On a related note: I love my job. We are trained to transmit photos almost as soon as we make them, in certain cases (mostly breaking news and sports). It’s fun and fast-paced, and I think it’s a neat step forward that we’re able to do. But because I work for a daily newspaper, I can have anywhere from one to four assignments in a day, which adds up to a lot after any given period of time. People ask me what I did this week, and I have to explain to them that I honestly can’t remember because every day has blurred into an indistinguishable continuum.

So, I have recently found myself pretty anxious to take a very large, deliberate step back from the immediacy that everyone else supplies and demands. (At least, for personal work.) Therefore, I’m returning to my roots, which means film. I first learned real photography at a summer job in New Mexico, where a hippie named Grant put a 6-pound, medium-format Pentax in my hands and taught me the entire process. To make frames on such a tank of a camera — and to develop the film, use enlargers and make prints, all in the same day — was incredibly empowering, and magical. I fell in love.

Last month, I went to Santa Fe to see Grant again and spend time with him. (I don’t think he ever believed that I made the trip just for him, but it’s true, Grant.) It was only a three-day trip, but it was peaceful, and in my heart, New Mexico is home. As I used my Mamiya (no Pentax yet) to make a picture of Grant and his Charlotte in their backyard, I knew I’d found a cure, or at least a relief, for my struggle.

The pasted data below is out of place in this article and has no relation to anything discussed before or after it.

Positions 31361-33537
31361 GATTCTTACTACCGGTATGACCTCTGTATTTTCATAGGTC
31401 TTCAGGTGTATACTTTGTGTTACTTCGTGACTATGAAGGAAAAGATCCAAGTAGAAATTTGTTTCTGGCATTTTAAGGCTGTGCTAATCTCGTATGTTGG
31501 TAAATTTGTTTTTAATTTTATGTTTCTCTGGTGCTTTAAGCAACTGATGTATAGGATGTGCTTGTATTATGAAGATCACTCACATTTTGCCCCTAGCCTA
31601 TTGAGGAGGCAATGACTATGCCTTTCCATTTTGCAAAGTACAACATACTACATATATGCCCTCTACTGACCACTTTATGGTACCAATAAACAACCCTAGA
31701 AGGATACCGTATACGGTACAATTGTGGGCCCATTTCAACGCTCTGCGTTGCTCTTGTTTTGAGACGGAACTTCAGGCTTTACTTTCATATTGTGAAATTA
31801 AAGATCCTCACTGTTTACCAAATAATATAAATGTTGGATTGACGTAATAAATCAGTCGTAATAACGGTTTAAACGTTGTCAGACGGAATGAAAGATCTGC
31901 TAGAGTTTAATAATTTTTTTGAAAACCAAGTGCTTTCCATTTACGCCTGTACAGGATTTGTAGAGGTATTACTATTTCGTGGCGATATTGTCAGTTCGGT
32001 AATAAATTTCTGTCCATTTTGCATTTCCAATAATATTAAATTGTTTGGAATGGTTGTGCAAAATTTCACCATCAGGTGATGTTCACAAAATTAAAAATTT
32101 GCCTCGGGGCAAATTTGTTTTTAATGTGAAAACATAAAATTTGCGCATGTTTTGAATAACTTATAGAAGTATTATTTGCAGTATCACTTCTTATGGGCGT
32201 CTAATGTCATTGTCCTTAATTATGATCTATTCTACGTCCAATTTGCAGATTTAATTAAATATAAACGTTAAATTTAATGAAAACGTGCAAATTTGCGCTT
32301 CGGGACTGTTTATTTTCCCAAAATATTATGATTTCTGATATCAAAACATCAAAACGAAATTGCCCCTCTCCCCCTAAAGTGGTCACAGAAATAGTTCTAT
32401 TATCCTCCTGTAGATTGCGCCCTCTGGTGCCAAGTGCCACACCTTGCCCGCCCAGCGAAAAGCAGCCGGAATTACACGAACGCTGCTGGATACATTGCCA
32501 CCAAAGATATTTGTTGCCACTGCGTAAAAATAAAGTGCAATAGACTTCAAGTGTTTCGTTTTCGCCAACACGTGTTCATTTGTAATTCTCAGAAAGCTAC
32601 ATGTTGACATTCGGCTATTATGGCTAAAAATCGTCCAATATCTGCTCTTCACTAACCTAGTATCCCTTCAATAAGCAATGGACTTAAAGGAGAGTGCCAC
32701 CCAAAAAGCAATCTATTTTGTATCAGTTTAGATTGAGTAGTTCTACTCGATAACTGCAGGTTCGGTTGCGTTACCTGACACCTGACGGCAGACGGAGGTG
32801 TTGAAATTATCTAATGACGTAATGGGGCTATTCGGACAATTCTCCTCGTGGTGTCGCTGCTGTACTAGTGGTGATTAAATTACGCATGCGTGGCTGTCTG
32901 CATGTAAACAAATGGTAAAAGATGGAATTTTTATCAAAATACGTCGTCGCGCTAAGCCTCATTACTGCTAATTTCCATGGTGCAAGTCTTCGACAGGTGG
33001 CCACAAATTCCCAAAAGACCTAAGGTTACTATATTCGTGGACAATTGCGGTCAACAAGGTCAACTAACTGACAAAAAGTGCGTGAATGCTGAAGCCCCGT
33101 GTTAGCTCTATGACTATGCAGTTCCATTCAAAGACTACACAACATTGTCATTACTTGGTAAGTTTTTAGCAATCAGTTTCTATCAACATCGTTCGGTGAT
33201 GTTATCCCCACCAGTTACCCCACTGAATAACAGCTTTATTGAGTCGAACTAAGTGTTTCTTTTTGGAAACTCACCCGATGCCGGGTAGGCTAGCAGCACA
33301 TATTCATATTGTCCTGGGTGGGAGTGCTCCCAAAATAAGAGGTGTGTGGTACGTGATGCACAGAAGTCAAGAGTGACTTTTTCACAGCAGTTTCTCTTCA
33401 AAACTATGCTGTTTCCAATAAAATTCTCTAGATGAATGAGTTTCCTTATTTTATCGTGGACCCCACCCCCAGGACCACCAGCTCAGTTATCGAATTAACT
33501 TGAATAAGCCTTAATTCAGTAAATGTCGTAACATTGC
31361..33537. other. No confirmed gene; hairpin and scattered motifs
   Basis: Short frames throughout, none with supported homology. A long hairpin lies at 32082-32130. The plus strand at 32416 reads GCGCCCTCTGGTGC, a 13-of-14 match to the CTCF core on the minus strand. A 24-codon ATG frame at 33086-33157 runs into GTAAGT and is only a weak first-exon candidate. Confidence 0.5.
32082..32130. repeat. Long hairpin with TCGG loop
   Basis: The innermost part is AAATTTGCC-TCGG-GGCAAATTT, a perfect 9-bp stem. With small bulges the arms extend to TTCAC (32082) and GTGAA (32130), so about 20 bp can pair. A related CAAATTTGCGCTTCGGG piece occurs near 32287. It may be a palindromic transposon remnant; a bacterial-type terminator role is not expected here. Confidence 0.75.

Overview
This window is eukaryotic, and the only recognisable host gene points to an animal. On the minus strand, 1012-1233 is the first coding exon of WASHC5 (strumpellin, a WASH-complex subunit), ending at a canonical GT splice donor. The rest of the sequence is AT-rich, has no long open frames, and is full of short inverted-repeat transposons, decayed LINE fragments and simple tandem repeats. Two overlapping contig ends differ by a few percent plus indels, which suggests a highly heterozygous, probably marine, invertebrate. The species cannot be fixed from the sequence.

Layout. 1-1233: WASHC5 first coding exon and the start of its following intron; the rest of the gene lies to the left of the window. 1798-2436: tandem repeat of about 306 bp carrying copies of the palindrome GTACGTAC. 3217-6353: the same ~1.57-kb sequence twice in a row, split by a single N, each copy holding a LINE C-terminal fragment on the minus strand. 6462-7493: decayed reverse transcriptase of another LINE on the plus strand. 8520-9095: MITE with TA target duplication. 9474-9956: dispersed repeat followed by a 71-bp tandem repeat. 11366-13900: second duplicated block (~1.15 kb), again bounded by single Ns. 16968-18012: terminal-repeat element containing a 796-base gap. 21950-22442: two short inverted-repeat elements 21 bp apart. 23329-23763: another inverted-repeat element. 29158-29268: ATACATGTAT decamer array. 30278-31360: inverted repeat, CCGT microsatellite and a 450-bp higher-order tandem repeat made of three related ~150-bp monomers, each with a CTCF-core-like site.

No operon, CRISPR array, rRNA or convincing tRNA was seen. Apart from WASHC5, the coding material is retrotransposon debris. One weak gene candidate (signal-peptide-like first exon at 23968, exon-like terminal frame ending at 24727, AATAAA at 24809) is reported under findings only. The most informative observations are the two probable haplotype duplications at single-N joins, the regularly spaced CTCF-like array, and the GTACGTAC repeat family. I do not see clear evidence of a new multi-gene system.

I’m going to return to film, and make pictures that mean something to me. I can’t tell you how many rolls I’ve wasted on shots “just because,” and how many of those frames are just languishing in my binder because they ultimately are of no value to me. So I’m going to care harder about my personal photography, and it’s going to be film, and it’s going to be something that I will treasure 20, 30, 40 years down the road.

I’m starting now, with a few frames from a few rolls I got developed after my New Mexico trip. These were all taken with the Mamiya, but expect to see a lot of work coming from the Pentax from now on.

© 2013. Let’s start with Grant, who here strikes an “American Gothic”-esque pose with his Charlotte in their Santa Fe backyard in late June 2013. It goes without saying that I wouldn’t be where I am today if not for Grant and his guidance, patience and warmth.

© 2012. An accidental double-exposure during a Special Olympics event at Blue Knob State Park in February 2012. This frame features two Jeff’s, and two Mike’s (Jeff’s younger brother).

© 2011. When Jeff moved in with a family in Broken Arrow, Okla., for the duration of his Tulsa World internship, they brought home a cat for him. I named her Oreo, and finally met her when I visited Jeff in October 2011.

© 2011. The Blue Whale of Catoosa, because who doesn’t love a Route 66 roadside attraction?

© 2012. I went back to Houston for a few days in August 2012, and Dad happened to match up his authentic Hawaiian shirt perfectly with his Crocs. So, this happened.

© 2012. My mom took this of Jeff and me on the morning we left Houston to drive back to York. Notice the brand-new boots.